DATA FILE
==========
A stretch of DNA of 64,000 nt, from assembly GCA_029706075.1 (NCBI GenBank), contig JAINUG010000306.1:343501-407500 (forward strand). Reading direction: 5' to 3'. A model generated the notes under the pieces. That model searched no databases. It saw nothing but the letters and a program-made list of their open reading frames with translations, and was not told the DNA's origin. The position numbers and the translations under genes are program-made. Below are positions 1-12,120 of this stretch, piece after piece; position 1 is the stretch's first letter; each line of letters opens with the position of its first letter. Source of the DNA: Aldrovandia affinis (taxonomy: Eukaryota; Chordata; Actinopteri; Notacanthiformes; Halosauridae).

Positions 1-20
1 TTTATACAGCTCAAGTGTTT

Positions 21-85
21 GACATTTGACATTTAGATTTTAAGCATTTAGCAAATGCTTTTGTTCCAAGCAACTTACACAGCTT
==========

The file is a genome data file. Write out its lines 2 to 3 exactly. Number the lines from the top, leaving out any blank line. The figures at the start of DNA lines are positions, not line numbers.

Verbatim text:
Positions 1-20
1 TTTATACAGCTCAAGTGTTT